“People with disabilities, Indigenous people, medical and mental health professionals and many others are committed to reversing the euthanasia trend.”

The government acknowledged there are still many issues to be debated, such as the eligibility of mature minors, advance requests, protection for those living with disabilities. It said a parliamentary review of the legislation would begin within 30 days.

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Canadians divided on “conversion therapy” ban

Thu, 03/25/2021 - 17:55

By Agnieszka Ruck, The B.C. Catholic

[Vancouver – Canadian Catholic News] – A recent survey of 1,016 Canadians has found there is no widespread support for the so-called “conversion therapy ban” Bill C-6.

The Justice Centre for Constitutional Freedoms (JCCF) commissioned a Nanos poll Feb. 28 to March 4 to ask people across the country for their thoughts on access to counselling about sexuality.

The poll found 78 per cent of respondents agreed that “consenting adults should be able to receive the sexuality counselling of their choice regardless of their sexual orientation or gender identity.”

It also found most respondents believed children with gender dysphoria who are thinking about altering their bodies with puberty blockers or hormones should have access to counselling services with a “wait and see” approach.

JCCF staff lawyer Marty Moore said his organization does not take a political stance, but advocates for rights of Canadians. He believes Bill C-6 and similar conversion therapy bans introduced in some major cities threaten Canadian rights and liberties.

“The concept of conversion therapy often brings to mind appalling and abusive practices,” such as electric shock, he said during a video press conference March 16. “The prohibition of such abusive coercive practices is of course justified, but the recent conversion therapy bans make no reference to abuse or coercion.”

The proposed bill defines conversion therapy this way: “a practice that seeks to change a person’s sexual orientation to heterosexual, to change a person’s gender identity or gender expression to cisgender or to repress or reduce non-heterosexual attraction or sexual behaviour or non-cisgender expression.” (Cisgender refers to a person whose gender identity matches their biological sex).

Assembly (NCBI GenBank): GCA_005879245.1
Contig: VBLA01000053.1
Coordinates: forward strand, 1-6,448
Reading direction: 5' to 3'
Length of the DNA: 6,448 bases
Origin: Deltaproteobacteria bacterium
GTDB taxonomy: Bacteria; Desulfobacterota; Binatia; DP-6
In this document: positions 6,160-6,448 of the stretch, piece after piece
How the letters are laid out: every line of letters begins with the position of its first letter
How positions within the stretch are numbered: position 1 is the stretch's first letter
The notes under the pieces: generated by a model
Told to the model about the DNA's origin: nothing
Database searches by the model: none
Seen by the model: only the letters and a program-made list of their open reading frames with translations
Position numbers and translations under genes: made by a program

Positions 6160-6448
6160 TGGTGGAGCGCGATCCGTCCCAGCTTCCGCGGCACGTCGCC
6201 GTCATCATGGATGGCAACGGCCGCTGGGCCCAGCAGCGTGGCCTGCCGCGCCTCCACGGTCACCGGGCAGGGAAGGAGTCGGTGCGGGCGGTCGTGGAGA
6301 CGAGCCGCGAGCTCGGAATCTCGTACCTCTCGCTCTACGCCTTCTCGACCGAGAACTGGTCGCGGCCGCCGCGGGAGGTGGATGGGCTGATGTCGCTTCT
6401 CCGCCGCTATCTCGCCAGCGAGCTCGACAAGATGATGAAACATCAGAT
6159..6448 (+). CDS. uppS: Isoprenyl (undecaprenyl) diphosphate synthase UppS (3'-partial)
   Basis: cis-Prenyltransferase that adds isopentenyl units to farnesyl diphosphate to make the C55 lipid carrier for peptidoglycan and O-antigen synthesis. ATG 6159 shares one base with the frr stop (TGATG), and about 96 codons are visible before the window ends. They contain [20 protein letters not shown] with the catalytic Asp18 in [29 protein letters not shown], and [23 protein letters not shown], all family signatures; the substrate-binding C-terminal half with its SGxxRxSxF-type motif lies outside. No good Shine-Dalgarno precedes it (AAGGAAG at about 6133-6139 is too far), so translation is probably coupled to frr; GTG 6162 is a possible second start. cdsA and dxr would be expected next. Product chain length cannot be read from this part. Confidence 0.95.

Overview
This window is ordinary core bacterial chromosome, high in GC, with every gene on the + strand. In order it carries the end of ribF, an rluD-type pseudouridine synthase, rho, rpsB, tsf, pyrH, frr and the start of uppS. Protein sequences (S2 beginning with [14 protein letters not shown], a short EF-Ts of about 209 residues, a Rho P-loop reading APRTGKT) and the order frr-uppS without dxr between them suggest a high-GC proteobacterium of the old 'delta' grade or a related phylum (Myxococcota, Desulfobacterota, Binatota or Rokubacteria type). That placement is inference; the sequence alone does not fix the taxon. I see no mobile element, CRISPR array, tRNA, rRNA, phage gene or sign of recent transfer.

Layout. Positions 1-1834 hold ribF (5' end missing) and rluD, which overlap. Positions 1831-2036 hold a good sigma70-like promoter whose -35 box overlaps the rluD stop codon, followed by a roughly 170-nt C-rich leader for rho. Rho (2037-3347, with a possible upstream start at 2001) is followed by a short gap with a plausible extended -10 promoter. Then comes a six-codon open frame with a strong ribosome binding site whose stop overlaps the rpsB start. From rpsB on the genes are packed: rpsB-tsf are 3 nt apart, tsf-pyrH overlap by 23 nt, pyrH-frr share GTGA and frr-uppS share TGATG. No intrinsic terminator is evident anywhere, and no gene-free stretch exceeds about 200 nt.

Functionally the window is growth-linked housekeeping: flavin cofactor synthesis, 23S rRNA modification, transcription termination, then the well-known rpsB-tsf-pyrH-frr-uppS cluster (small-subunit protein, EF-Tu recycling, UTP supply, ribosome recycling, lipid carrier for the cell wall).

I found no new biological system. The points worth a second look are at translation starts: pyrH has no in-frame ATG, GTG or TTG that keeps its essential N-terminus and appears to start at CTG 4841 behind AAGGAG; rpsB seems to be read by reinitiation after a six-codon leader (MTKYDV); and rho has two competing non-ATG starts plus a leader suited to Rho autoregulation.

The bill would amend the Criminal Code to make offering conversion therapy, advertising it, or receiving financial benefit for providing it a criminal offence with a maximum five-year prison sentence.

Moore said if conversion therapy remains so defined, it could ban a person’s voluntary and personal choice to seek counselling for a sexual issue and discriminates against some LGBTQ persons.

Concerns about Bill C-6 – Resources

In fact, at least one same-sex attracted person has already been denied such treatment. Calgary-area resident Jose Ruba joined the press conference to share that as a university student, he began to experience unwanted sexual attractions to men and began viewing same-sex pornography. He sought help from a spiritual director, who led him to a counsellor.

“Some of what he said was not so helpful, but some of it was life-giving,” said Ruba.

After moving to a different city, he has looked for other counsellors who could give him the same help. But while freely seeking this service, Ruba has been told by several counselling agencies they can’t help him, or only help him in a limited way.

“They would only help me if we talked about a pornography addiction, but not gay pornography,” he said. “If Canadians understood the kinds of discrimination … they would not support this ban.”

Ruba said his former counsellor could, if Bill C-6 was in force, be criminally charged, as could the spiritual director who recommended him, for advertising and offering their help.